A better cold-case database
By Jeff Carlton
A UNT Health Science Center team has upgraded and enhanced a national database for cold cases involving missing people and unidentified remains to offer more powerful investigative tools for criminal justice agencies and families searching for their loved ones.
Called NamUs 2.0, the improved website:
- allows users access to all cases types and tools from a single dashboard
- increases the likelihood of resolving cases through an updated case matching algorithm
- provides faster and more complex search capabilities
- improves mapping capabilities through precise satellite imagery
- enhances overall system performance and response speed.
NamUs, or the National Missing and Unidentified Persons System, is a clearinghouse and resource center for missing person cases, unidentified bodies, unidentified living individuals and unclaimed bodies. Based at UNT Health Science Center since 2011, it is managed by the UNT Center for Human Identification through a cooperative agreement with the National Institute of Justice.
NamUs 2.0 replaces the existing NamUs databases, which were launched in 2007 and 2008. Since then, NamUs has received more than 15,000 unidentified person cases and over 32,000 missing person cases. More than 3,000 of those unidentified person cases and more than 14,000 missing person cases have been resolved.
What makes NamUs unique is it allows access to the general public in addition to criminal justice personnel. Families and Internet sleuths have assisted in solving cases that had long gone cold.
“It’s a one-of-a-kind system,” said B.J. Spamer, Director of Forensic and Analytical Services for NamUs. “We have had tips from the public that have helped us close cases. And the improvements to the software and website will make our databases more effective and user-friendly.”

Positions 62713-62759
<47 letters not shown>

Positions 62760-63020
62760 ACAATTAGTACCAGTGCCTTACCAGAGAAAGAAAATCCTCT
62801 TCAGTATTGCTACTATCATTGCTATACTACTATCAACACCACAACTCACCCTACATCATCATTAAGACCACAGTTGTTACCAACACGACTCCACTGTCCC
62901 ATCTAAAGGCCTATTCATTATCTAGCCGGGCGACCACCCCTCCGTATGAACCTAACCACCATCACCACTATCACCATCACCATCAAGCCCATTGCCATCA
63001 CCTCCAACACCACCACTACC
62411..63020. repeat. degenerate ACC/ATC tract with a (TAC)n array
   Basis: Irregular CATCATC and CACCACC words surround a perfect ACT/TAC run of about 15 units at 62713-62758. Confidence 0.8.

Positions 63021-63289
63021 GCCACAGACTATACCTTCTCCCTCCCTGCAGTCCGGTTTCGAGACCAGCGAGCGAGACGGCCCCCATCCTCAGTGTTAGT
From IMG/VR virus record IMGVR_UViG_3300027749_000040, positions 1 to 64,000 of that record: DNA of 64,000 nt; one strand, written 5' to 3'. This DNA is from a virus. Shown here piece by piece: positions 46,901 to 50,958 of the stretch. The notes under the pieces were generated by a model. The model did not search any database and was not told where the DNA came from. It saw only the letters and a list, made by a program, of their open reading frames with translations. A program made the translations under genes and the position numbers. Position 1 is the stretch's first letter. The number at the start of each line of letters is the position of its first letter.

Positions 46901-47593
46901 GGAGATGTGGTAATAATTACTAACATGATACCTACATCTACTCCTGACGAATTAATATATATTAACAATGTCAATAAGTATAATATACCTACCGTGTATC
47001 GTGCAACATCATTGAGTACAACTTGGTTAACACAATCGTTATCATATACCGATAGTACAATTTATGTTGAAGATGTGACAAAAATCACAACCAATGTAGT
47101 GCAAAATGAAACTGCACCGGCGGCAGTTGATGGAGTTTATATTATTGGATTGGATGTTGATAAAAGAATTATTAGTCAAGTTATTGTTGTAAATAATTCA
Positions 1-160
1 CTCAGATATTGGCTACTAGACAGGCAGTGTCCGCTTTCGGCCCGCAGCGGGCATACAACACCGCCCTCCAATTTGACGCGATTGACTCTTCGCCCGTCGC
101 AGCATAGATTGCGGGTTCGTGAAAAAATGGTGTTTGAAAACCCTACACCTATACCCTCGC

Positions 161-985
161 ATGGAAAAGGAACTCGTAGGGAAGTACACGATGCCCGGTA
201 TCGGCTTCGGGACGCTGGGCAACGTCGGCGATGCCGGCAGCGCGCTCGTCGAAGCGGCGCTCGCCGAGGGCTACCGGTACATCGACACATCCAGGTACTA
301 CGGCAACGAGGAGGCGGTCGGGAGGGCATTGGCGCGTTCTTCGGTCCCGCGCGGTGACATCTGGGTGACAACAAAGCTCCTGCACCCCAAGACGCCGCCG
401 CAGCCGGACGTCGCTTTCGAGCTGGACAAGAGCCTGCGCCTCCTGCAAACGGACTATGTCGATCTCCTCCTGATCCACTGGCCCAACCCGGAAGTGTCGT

In addition to the databases, NamUs provides access to forensic services, training, and analytical and investigative support to criminal justice agencies tasked with locating missing persons and identifying remains. All NamUs resources are provided at no cost to law enforcement, medical examiners, coroners, allied forensic professionals, and family members of missing persons.
The release of NamUs 2.0 is the culmination of a software upgrade project guided by the National Institute of Justice; Lynley Dungan, Chief Information Officer at UNTHSC; and NamUs program leadership at UNTHSC.
“While the hard work has taken place over the last two years, we began planning for this project in 2013,” Dungan said. “It’s been a true example of teamwork among UNTHSC, NamUs and the National Institute of Justice.”
NamUs in action
For 30 years, Francine Frost’s family searched for answers. Then the NamUs program helped find some answers. Read more…
By Sally Crocker HSC Insider Learn more about UNTHSC’s people and programs by signing up for the weekly HSC Insider email. Public health experts from the Centers for Disease Control and Prevention, UNT Health Science Center and Tarleton State University recentl...Read more
Nov 20, 2018
By Alex Branch HSC Insider Learn more about UNTHSC’s people and programs by signing up for the weekly HSC Insider email. Tarrant County residents have a unique opportunity to contribute to medical breakthroughs and health research this month when a National Ins...Read more
Nov 20, 2018
By Jan Jarvis HSC Insider Learn more about UNTHSC’s people and programs by signing up for the weekly HSC Insider email. Time is critical when someone has a stroke – especially the first three to four hours. That’s how long someone has to get to the hospi...Read more
Nov 19, 2018
By Alex Branch The physician assistant students huddled around Davey, a 5-year-old boy who wheezed and struggled to breathe. Students studied his medical history chart and leaned down to talk to him on the exam table. They calmed Davey’s mother and watched his vital signs on a digi...Read more
Nov 14, 2018